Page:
Yield-scaled global warming potential of two irrigation management systems in a highly productive rice system


Sci. agric. (Piracicaba, Braz.)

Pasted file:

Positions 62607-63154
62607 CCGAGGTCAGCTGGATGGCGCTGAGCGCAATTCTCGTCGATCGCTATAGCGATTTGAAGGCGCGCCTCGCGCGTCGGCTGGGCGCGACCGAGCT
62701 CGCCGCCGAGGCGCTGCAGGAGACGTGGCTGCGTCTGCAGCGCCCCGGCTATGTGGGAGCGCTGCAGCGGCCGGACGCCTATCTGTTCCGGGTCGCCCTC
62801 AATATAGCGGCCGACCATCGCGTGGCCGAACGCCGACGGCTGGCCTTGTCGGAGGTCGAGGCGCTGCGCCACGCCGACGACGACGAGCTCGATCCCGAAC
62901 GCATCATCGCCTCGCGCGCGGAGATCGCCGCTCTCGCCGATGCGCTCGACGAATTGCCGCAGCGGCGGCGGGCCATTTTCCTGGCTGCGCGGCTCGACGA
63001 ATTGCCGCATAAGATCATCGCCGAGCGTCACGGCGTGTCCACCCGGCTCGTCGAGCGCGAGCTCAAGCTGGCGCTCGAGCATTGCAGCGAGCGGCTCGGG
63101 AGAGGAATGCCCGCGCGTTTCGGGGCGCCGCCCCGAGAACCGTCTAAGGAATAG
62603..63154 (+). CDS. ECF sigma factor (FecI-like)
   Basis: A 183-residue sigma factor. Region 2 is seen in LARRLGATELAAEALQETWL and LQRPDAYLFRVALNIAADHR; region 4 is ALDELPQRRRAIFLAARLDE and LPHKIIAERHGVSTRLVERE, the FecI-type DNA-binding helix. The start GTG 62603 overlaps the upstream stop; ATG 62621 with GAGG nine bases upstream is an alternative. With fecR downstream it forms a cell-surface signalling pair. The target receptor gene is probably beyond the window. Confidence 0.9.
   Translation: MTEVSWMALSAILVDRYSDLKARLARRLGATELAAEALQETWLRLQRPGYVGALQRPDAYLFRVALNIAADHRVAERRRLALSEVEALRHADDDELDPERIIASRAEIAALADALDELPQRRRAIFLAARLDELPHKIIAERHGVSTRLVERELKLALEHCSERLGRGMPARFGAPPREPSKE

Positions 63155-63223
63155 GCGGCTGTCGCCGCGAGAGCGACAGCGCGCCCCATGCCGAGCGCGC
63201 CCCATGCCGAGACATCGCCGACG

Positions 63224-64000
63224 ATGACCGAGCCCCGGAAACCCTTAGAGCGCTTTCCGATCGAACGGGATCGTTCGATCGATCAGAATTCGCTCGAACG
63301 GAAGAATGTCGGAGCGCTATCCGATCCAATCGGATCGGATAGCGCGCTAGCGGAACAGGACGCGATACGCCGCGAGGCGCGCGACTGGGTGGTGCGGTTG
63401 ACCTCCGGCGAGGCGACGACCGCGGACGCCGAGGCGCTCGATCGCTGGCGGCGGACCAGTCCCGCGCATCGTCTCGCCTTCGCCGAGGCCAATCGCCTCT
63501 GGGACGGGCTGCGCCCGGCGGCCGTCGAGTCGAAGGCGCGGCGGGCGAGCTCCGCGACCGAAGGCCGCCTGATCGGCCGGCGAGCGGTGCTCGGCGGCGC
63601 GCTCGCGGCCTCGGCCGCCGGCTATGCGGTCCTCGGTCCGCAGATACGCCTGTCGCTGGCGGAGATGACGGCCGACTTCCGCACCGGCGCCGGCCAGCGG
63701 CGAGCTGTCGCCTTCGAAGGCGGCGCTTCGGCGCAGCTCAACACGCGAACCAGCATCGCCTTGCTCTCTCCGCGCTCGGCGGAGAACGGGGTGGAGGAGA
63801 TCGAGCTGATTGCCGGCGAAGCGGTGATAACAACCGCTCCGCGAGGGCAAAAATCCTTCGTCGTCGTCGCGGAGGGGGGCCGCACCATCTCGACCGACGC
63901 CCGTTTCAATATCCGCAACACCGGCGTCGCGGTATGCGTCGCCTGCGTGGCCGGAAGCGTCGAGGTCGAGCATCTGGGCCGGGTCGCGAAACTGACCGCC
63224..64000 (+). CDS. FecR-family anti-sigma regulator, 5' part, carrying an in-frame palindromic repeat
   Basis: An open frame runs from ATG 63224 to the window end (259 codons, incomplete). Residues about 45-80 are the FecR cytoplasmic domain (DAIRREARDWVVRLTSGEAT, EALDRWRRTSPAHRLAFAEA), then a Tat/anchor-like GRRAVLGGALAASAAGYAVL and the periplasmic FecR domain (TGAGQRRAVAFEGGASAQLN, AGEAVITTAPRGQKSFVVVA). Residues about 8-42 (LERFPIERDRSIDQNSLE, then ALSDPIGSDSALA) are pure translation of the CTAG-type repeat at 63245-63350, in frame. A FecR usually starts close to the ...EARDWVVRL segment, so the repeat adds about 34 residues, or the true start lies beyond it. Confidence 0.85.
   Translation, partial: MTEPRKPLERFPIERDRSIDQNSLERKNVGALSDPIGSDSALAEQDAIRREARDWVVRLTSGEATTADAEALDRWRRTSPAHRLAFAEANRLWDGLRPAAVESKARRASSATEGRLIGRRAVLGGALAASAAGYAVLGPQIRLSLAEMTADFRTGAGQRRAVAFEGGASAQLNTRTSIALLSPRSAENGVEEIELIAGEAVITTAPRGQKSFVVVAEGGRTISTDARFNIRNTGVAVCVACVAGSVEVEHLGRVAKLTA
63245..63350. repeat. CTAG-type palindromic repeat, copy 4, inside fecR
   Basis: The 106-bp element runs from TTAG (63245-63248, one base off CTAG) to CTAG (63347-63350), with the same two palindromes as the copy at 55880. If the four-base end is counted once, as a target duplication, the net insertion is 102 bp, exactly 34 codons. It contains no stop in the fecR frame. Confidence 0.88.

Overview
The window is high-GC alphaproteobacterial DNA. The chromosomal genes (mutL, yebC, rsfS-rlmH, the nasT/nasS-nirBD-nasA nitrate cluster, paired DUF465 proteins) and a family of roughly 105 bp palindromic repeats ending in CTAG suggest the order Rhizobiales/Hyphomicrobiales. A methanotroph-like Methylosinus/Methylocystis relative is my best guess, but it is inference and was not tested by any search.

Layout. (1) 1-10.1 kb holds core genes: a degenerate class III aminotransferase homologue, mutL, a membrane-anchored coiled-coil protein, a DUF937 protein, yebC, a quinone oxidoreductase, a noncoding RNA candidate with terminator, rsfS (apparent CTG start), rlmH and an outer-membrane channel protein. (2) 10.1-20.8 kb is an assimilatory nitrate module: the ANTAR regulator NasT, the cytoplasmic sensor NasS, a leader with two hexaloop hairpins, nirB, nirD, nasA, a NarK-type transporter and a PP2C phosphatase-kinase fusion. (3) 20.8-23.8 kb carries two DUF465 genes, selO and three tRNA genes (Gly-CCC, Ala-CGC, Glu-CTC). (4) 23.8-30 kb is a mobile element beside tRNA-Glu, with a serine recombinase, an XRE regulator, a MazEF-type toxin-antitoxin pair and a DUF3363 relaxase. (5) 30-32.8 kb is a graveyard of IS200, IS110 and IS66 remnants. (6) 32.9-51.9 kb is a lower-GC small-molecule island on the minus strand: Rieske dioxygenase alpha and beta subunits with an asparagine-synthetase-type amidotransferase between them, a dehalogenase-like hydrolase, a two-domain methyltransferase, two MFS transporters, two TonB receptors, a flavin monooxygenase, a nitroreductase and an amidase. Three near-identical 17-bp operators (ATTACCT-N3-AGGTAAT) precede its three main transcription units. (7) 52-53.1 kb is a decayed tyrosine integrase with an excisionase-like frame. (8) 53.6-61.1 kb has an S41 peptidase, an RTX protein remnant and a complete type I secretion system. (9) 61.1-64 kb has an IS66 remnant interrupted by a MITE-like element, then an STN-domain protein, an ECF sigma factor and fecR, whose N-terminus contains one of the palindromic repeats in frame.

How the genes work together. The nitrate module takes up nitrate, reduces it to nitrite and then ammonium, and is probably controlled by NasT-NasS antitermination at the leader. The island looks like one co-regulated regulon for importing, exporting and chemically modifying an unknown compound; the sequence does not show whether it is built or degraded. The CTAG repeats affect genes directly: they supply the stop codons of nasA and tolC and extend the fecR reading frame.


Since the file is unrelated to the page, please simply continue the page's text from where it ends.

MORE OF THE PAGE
ABSTRACT Water management impacts both methane (CH4) and nitrous oxide (N2O) emissions from rice paddy fields. Although controlled irrigation is one of the most important tools for reducing CH4emission in rice production systems it can also increase N2O emissions and reduce crop yields. Over three years, CH4 and N2O emissions were measured in a rice field in Uruguay under two different irrigation management systems, using static closed chambers: conventional water management (continuous flooding after 30 days of emergence, CF30); and an alternative system (controlled deficit irrigation allowing for wetting and drying, AWDI). AWDI showed mean cumulative CH4 emission values of 98.4 kg CH4 ha−1, 55 % lower compared to CF30, while no differences in nitrous oxide emissions were observed between treatments ( p > 0.05). No yield differences between irrigation systems were observed in two of the rice seasons ( p > 0.05) while AWDI promoted yield reduction in one of the seasons ( p< 0.05). When rice yield and greenhouse gases (GHG) emissions were considered together, the AWDI irrigation system allowed for lower yield-scaled total global warming potential (GWP). Higher irrigation water productivity was achieved under AWDI in two of the three rice seasons. These findings suggest that AWDI could be an option for reducing GHG emissions and increasing irrigation water productivity. However, AWDI may compromise grain yield in certain years, reflecting the importance of the need for fine tuning of this irrigation strategy and an assessment of the overall tradeoff between relationships in order to promote its adoption by farmers.

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